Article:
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Domestic violence shelters ask state lawmakers for more funding

SALT LAKE CITY (ABC 4 News) – Leaders from Utah’s private, non-profit shelters are urging lawmakers to allocate more funding to help save women and children from domestic violence.
SALT LAKE CITY (ABC 4 News) – Leaders from Utah’s private, non-profit shelters are urging lawmakers to allocate more funding to help save women and children from domestic violence.

The story is the same all over Utah - so many women and children to help and not enough beds to go around. At the South Valley Sanctuary there are 13 rooms and 57 beds, but that's rarely enough. Last year they had to turn away more than 650 individuals because they didn’t have enough room.

Jennifer Campbell Associate Director of the South Valley Sanctuary said, "We try to place them, but we don't have enough space for everyone that needs help."

The number of beds available to domestic violence victims in Utah has decreased in recent years because of inadequate funding.

Representatives from the state's 12 private, non profit shelters gathered on Capitol Hill to ask that future state budget's include $474,000 so the shelters can continue their work.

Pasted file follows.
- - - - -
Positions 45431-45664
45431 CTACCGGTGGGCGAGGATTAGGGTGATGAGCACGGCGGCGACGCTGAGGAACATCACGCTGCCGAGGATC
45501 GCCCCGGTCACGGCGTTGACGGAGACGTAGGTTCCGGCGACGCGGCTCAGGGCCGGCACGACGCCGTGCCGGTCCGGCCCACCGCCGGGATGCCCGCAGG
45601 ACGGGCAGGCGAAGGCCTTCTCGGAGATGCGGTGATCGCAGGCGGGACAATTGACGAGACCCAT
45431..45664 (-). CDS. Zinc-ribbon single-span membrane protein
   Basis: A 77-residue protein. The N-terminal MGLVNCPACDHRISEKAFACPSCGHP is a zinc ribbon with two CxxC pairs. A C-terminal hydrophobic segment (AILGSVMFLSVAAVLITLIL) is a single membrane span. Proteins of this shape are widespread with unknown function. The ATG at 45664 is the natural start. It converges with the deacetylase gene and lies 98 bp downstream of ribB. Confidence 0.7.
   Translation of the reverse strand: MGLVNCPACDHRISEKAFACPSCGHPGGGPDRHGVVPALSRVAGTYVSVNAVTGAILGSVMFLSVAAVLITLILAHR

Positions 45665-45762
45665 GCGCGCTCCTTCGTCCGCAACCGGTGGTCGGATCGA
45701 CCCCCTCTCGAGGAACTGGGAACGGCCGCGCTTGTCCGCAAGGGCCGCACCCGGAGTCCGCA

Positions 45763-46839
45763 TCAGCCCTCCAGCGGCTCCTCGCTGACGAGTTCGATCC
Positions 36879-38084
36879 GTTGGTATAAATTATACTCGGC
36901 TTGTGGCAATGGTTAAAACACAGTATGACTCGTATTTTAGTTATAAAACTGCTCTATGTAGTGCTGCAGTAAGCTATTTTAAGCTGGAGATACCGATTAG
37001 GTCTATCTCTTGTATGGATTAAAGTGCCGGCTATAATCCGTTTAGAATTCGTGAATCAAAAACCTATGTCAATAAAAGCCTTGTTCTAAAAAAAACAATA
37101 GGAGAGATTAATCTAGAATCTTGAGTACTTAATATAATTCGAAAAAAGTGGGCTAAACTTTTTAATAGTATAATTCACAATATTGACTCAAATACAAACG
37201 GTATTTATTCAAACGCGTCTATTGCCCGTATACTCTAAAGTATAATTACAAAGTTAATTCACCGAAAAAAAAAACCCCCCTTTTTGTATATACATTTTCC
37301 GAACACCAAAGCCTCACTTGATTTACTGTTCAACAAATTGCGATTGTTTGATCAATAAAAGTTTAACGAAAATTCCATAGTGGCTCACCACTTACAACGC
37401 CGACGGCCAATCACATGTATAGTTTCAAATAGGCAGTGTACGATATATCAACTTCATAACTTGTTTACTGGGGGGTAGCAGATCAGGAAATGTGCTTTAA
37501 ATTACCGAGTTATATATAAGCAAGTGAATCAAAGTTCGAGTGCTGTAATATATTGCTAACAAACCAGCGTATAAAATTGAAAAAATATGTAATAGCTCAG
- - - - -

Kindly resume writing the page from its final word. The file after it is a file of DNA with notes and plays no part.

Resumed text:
Anne Burkholder CEO of Salt Lake’s YWCA explained, “We're not asking for a new program, we're not asking for the state of Utah to step in and make up for federal budget funding or federal cutbacks, we're really asking the state of Utah to value what we already have."

The YWCA was the first domestic violence shelter to open in Utah in 1976 and since then has grown to include 150 beds and 48 transitional homes. It's not just women who use their services; a majority of their clients are children and most are under the age of 8

"A mother in our shelter said my young children are sleeping for the first time peacefully and feeling safe in two years,” said Burkholder.

It's that safety for children and their families that these shelters provide, but to continue to do the work, advocates say Utah lawmakers need to recognize there is a domestic violence problem in Utah and then address it with additional funding.

Campbell said, "I think a lot of people don't realize that domestic violence exists, that people need a place to go and so it doesn't become a priority item when they go through the budget."

The social services joint appropriations committee did not vote Thursday. A vote is expected some time next week.
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